What is clear, however, is that Lush is on the front foot when it comes to making bold decisions in its marketing and communications strategy. This decision has already given them a lot of exposure, but it’s hard to tell whether this short-term win will translate into a long-term gamechanger. The bottom line is that Lush’s attempt to reshape the structure of online communications is relatively uncharted territory and worth keeping a close eye on.

#LushCommunity – see you…where?

Aaron Jackson – PR & Marketing Executive

At brookscomm we have over 20 years of PR & marketing expertise and a proven track record of providing an integrated communications strategy. We can help you boost your business, email hello@brookscomm.com or call us on 01483 537 890. 

Twitter @PRexpertsUK  Linkedin: brookscomm  Facebook:brookscomm Website: www.brookscomm.com

0 comments on “Tips to improve your marketing”

Tips to improve your marketing

Businesses invest a huge amount of capital on manufacturing, shipping, and research & development but often overlook marketing.

Marketing is at its most powerful when it is integrated. Consolidating your strategy with a cohesive, tailored message can produce stellar, demonstrable results.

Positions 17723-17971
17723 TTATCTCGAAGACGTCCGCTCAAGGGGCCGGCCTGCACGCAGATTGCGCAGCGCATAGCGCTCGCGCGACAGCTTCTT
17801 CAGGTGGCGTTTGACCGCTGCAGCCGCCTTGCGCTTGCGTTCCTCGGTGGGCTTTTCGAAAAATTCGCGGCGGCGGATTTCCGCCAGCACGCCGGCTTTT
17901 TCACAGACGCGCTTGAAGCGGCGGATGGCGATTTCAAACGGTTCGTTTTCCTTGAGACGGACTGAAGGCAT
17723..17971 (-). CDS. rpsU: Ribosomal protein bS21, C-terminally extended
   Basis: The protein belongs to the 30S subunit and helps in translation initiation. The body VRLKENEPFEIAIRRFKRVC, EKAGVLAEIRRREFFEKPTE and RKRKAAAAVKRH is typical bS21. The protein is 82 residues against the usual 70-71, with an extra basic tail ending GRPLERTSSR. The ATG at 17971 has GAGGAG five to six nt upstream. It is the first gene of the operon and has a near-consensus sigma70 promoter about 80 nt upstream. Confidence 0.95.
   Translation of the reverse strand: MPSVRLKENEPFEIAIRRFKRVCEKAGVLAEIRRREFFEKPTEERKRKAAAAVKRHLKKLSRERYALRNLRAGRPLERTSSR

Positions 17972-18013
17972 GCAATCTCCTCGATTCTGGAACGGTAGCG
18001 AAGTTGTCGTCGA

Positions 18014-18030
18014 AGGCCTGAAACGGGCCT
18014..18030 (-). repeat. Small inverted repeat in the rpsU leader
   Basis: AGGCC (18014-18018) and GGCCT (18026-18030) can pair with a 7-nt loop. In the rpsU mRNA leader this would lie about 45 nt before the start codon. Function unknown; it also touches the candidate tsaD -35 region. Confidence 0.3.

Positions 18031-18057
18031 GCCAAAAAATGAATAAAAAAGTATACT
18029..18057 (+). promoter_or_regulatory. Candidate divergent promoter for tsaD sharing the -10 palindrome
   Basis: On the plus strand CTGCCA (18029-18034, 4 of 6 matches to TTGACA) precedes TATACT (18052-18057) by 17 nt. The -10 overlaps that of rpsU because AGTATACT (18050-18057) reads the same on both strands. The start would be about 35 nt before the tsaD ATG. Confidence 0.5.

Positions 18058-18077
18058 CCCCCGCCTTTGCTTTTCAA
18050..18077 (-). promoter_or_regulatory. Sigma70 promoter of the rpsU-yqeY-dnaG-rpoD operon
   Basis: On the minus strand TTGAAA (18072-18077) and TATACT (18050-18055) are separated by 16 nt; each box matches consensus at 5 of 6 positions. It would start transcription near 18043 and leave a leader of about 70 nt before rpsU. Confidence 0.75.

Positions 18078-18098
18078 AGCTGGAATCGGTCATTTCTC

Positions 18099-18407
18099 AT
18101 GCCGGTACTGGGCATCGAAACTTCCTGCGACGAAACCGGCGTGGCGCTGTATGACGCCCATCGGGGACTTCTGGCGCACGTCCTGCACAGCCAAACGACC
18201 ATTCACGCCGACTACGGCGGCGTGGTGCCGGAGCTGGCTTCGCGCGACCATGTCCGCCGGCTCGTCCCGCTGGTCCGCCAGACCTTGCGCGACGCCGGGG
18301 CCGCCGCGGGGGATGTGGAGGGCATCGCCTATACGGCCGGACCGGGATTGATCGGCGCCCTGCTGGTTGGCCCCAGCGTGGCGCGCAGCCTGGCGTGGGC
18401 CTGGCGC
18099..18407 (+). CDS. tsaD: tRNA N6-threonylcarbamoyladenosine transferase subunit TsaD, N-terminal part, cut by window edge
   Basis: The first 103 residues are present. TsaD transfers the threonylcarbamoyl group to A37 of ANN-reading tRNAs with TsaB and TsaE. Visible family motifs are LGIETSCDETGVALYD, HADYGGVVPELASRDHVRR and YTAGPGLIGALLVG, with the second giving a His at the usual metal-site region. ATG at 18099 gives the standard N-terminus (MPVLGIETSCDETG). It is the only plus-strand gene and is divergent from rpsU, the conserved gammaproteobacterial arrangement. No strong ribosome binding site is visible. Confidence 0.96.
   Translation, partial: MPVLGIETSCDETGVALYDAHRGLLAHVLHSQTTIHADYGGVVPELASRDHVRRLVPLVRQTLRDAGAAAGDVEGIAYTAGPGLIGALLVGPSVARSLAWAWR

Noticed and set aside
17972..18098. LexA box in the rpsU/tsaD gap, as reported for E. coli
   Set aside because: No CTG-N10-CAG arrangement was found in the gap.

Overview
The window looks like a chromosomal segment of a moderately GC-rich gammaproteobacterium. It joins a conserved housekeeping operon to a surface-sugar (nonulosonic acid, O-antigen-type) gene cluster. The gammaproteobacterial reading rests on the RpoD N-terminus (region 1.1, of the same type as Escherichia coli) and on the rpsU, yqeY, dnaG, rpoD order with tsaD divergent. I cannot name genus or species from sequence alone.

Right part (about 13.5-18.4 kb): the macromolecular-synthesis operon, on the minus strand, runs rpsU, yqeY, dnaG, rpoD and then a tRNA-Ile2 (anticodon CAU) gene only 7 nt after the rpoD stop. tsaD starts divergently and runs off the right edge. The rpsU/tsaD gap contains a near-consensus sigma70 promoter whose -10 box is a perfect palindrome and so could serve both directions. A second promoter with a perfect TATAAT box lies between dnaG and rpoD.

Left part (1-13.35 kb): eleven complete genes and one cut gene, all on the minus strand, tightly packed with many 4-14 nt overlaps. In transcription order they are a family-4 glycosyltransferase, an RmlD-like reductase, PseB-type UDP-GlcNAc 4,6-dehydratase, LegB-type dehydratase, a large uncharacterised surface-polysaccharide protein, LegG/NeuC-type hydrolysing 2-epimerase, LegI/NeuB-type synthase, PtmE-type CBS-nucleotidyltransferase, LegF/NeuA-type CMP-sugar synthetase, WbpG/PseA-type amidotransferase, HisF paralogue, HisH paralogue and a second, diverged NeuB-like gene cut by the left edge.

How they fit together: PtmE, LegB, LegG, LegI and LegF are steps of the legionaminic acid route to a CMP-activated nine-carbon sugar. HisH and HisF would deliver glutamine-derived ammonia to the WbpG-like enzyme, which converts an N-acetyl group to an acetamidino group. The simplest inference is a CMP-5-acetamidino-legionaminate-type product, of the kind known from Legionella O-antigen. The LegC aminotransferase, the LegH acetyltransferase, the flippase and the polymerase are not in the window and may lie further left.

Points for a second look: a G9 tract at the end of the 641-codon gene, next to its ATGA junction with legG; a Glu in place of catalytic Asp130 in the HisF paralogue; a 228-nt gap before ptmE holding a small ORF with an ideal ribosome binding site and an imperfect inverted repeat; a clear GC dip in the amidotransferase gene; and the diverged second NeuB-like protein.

To help you understand what’s needed for successful marketing, here’s some tips:

 Know your audience

Know who you’re trying to target, whether it’s a new audience or existing customers.

Develop your brand

Develop your branding and stick to it, adding consistency to your content and enabling people to develop brand recognition.

Have a defined strategy

Trying to get more engagement? Work out a way and try it. Trying to get more visits to your website? Start including more links with call to actions and after a month see whether it’s working.

Stick to your plan

If your plan is to post three times a week, make sure you stick to it. Not sticking to a plan will make your analytics a lot harder to analyse.

Give your audience what they want

Do you know from previous experience that your audience reacted well to a certain type of content? Duplicate it. Try and create this content as much as possible as this will be your trophy content.

Listen to the analytics

After a month of trialling your new strategy and plan, look at your analytics, see what worked best and keep creating it. Analytics is the best way to see what’s working, saving time and money.

Consistency

Once you know what’s working, stick to your plan and keep pushing out content. With time and consistency your following will build up and will pay dividends to your marketing analytics.

Get help if you need it

Not having any success? It could be time to consult with an agency which can help develop your strategy and run campaigns for you, leaving you to do what you do best, run your business.

At brookscomm we have over 20 years of PR & marketing expertise and a proven track record of providing an integrated, measurable PR and digital marketing strategy. We can help you boost your business. Email michael@brookscomm.com or call us on 01483 537 890.